Well, the first thing we do is isolate the cargo, so that we don't contaminate other cargo.Fortunately, it hasn't happened that often. But that's that's the main thing that we have to do, and we notify the customer.The last time it happened to us was on a new client asked us to receive inventory transfer from their existing distribution provider. And we found out that,well, we found out one of the reasons why they were switching from that guy to us, when we saw the condition of the cargo when it arrived in our warehouse. So notifying the customer isolating the cargo. And then if there's any kind of remediation, that's required, activate, you know,put the wheels in motion on that remediation right away.

Blythe Brumleve: 16:51

Is there any country that's I guess, maybe particularly more challenging to ship to when it comes to those kind of like custom regulations and things like that? Or is it more maybe on those like small island nations that have to be super strict?

Joe Monaghan: 17:05

I'm not talking about food, but just talking generally about shipping to places. I mean, you know, there are places in South America,Brazil, for example, where the accuracy of the way you describe the cargo on the documentation is really important. Even the number of units per interpack.And Master carton has to match.It's not just the total, the aggregate number of units that you're trying to import. So yeah, I mean, there's a lot of quality, quality control that has to go into moving freight to places like that. But generally,you know, it's for us, it's everyday blocking and tackling.So, you know, we don't really think about it in terms of its complexity. It's just, it's just what we do.

Blythe Brumleve: 17:51

Now, one country we haven't mentioned yet is is Mexico. And that's sort of, I guess, all the rage here in the US where, you know,there's a lot of manufacturing that's switching back over, you know, with reshoring, switching back to the United States or Mexico, Central America, even South America, do you see that trend continuing to happen in your business?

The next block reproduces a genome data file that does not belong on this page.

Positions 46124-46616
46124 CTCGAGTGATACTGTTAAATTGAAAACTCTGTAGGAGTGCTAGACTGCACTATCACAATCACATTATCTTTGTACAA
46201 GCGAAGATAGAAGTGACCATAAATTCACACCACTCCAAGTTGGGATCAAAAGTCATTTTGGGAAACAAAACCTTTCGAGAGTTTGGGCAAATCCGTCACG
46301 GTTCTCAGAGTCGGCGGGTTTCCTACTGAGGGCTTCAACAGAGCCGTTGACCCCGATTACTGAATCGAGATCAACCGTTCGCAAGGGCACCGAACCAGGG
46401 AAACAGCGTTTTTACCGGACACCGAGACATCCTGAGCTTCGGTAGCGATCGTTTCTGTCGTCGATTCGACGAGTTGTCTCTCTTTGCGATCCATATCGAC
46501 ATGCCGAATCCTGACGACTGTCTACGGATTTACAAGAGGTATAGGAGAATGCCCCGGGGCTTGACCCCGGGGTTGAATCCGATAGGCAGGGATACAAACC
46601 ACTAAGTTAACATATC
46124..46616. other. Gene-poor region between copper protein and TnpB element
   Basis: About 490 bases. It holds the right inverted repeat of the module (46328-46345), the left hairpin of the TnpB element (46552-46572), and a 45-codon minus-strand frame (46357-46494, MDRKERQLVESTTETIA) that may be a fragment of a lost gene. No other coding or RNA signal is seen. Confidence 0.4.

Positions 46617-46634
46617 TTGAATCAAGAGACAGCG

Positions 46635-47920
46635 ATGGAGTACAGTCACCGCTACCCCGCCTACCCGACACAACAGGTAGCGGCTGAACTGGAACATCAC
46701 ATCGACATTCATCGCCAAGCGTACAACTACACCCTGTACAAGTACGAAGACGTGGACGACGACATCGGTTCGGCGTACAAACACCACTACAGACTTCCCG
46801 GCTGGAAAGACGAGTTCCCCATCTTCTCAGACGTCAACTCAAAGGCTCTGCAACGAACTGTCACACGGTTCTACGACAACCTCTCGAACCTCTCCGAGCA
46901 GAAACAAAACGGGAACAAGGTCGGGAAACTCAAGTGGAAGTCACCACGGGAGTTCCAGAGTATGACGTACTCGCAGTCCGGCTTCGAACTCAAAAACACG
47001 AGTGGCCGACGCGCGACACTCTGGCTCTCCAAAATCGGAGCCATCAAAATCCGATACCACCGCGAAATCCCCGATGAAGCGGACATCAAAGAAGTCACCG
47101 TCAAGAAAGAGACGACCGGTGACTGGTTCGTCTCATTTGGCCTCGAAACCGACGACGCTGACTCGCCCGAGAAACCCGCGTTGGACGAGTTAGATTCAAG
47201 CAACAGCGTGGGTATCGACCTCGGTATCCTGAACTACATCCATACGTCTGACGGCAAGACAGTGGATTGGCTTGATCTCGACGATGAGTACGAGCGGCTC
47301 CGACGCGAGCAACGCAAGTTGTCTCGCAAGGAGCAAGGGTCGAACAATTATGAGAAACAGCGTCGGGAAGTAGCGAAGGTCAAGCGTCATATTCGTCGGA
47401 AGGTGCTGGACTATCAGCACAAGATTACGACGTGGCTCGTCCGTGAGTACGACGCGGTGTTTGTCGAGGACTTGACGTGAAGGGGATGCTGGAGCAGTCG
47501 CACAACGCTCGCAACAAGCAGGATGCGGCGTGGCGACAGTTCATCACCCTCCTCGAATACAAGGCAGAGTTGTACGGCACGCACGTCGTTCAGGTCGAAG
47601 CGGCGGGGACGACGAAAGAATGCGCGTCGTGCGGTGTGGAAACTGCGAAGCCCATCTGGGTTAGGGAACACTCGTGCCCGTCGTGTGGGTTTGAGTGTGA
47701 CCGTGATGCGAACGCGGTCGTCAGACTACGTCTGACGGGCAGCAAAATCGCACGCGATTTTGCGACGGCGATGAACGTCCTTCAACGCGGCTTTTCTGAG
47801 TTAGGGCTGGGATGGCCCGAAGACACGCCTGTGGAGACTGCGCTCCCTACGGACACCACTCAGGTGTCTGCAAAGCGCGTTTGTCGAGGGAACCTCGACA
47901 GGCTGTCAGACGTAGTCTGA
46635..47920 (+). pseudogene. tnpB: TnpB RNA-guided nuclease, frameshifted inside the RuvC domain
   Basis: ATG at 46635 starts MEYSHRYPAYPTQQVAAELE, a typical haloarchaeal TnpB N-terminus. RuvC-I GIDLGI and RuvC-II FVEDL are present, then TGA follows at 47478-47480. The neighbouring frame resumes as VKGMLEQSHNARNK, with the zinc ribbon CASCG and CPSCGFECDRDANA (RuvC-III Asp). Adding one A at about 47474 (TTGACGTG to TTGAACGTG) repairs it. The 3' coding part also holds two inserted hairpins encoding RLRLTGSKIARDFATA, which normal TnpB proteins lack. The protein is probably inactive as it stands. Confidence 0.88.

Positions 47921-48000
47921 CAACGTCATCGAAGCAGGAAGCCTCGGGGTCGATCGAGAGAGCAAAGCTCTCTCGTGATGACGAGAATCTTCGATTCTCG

Joe Monaghan: 18:14

Absolutely. And we've made investments in Mexico, we opened up in Mexico about three years ago. And the operation there is thriving,handling a large amount of both air freight and ocean freight as well as, although we're not a customs broker, a lot of our customers asked us to coordinate the customs clearance activity with a local broker. We even gone out and done site inspections on behalf of customer for potential warehouse facilities. It's been a really interesting area for us for sure. And the interesting thing for the I think a lot of us people may not understand or realize but there's an exactly parallel dynamic going on in Europe, with nearshoring from Eastern European countries to more labor, expensive Western European countries. So that's one of the reasons why we opened up 140,000 square foot warehouse in a place called Meisler.What's Poland? Oh, wow. Yeah. So I mean, it's a fantastic location for bringing freight from other Eastern European countries and staging it either for export from the EU or distribution within the EU. And it's almost exactly parallel to the relationship between Mexico in the US.

Blythe Brumleve: 19:31